About the Author
Colin Zwirko is an NK News correspondent based in Seoul.
Propaganda and influence campaigns delivered behind fake sockpuppet identities have been used to great effect by many countries, perhaps most famously in recent times by Russia’s “Internet Research Agency” to sway U.S. voters’ opinions surrounding the 2016 elections.
Now, North Korean state media’s presence on the world wide web appears to be evolving in notable new ways, potentially operating at least one “sockpuppet” social media account.
Though apparently in its early stages, Pyongyang’s own foray into sockpuppetry targeting the western audience appears more similar to known instances of pro-Chinese “counterpropaganda” accounts exposed by international media and subsequently banned from Twitter.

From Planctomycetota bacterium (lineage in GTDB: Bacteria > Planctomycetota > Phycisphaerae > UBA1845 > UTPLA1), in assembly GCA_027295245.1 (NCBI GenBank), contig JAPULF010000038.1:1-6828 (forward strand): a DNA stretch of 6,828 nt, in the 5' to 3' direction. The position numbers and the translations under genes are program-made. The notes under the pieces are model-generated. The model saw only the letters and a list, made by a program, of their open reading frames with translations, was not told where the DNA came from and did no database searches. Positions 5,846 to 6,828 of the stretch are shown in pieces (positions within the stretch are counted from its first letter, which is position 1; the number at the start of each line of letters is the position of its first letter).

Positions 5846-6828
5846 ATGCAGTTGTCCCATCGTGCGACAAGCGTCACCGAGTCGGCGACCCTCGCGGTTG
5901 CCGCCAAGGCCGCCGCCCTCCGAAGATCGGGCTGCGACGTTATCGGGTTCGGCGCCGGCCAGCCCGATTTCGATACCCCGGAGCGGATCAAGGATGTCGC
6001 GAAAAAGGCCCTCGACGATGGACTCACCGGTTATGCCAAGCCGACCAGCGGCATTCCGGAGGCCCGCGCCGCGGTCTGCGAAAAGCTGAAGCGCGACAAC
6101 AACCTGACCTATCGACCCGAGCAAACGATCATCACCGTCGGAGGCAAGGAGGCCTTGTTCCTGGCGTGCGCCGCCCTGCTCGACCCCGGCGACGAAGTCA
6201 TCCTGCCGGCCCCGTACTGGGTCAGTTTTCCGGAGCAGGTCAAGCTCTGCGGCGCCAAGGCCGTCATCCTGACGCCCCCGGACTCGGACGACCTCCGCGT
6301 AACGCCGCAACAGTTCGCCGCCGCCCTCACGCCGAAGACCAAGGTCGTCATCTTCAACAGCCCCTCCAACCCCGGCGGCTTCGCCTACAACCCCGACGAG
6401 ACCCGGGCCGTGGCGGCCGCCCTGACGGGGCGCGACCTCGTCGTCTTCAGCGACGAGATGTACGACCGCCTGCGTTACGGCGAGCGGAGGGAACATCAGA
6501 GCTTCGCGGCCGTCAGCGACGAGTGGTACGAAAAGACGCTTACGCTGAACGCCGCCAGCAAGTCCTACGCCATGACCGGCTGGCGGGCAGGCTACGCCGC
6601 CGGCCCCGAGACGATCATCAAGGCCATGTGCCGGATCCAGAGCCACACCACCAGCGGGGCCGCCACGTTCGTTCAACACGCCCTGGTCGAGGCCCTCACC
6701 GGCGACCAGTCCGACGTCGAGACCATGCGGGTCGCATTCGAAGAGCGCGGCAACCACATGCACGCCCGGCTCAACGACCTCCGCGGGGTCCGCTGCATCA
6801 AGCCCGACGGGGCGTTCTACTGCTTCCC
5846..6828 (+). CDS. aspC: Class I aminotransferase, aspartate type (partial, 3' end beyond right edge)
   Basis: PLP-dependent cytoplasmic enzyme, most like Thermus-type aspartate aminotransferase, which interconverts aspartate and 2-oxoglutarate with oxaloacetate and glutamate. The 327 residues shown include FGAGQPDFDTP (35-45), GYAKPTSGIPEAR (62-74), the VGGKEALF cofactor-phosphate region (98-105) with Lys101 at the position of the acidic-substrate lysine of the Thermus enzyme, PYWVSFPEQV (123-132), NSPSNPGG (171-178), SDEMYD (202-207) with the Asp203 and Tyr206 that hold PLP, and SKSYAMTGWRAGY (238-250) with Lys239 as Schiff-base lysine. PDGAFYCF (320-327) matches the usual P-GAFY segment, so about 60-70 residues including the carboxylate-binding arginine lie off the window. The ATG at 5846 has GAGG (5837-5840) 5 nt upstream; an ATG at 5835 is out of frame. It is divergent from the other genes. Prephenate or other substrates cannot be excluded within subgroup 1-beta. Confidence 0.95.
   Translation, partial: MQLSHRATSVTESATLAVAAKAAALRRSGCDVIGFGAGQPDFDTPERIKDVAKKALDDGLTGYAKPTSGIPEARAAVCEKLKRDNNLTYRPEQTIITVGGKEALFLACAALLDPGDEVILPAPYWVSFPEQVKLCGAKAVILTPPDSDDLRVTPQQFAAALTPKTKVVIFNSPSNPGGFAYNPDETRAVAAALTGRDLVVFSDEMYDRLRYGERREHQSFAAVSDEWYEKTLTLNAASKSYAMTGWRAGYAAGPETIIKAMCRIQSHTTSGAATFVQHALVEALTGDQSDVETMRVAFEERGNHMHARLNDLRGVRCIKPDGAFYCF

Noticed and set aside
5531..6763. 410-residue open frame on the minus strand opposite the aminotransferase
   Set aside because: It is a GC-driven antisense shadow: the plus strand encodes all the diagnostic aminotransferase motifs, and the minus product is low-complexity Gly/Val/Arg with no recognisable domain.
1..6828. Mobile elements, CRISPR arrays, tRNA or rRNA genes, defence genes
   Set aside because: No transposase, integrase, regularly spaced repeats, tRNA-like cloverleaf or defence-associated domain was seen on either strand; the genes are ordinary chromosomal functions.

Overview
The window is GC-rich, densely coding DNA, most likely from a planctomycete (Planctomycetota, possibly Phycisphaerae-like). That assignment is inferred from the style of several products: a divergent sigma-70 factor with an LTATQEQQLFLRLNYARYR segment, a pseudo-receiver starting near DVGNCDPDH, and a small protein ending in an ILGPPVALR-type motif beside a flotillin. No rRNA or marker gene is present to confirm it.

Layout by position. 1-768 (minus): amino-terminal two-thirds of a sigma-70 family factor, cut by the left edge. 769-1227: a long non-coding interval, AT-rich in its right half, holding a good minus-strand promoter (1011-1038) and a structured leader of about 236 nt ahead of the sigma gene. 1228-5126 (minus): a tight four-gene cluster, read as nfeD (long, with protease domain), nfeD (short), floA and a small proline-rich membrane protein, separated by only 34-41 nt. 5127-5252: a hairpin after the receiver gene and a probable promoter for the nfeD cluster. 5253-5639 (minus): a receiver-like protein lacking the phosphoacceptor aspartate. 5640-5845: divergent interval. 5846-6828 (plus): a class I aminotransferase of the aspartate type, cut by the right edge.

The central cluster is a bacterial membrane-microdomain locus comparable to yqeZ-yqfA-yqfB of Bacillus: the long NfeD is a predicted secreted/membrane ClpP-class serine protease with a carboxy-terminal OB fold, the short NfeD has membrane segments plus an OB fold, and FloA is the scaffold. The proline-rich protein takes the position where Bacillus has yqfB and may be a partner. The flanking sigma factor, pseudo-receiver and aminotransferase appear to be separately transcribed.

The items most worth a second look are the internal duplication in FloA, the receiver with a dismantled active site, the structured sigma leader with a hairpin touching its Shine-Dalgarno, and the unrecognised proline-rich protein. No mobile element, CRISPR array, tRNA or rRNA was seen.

“@coldnoodlefan,” a reference to one of North Korea’s hottest soft-power items emanating from September’s inter-Korean summit in Pyongyang, combines attempts to show the “human” (affluent) side of the the country (mostly the capital) with propagandist talking points straight from state media.
This formerly-Japanese, now-Russian outsider claims to have visited Pyongyang in the past, but appears to have near-daily access to proprietary on-the-ground material from Pyongyang, which they often say was provided directly by friends in North Korea.
This and other kinds of material are uploaded multiple times per week, in posts mostly attempting to ‘dispel misconceptions’ about North Korea, cover major events involving Kim Jong Un, and promote North Korean self-sufficiency, national beauty, traditions, brands, products, and tourist attractions.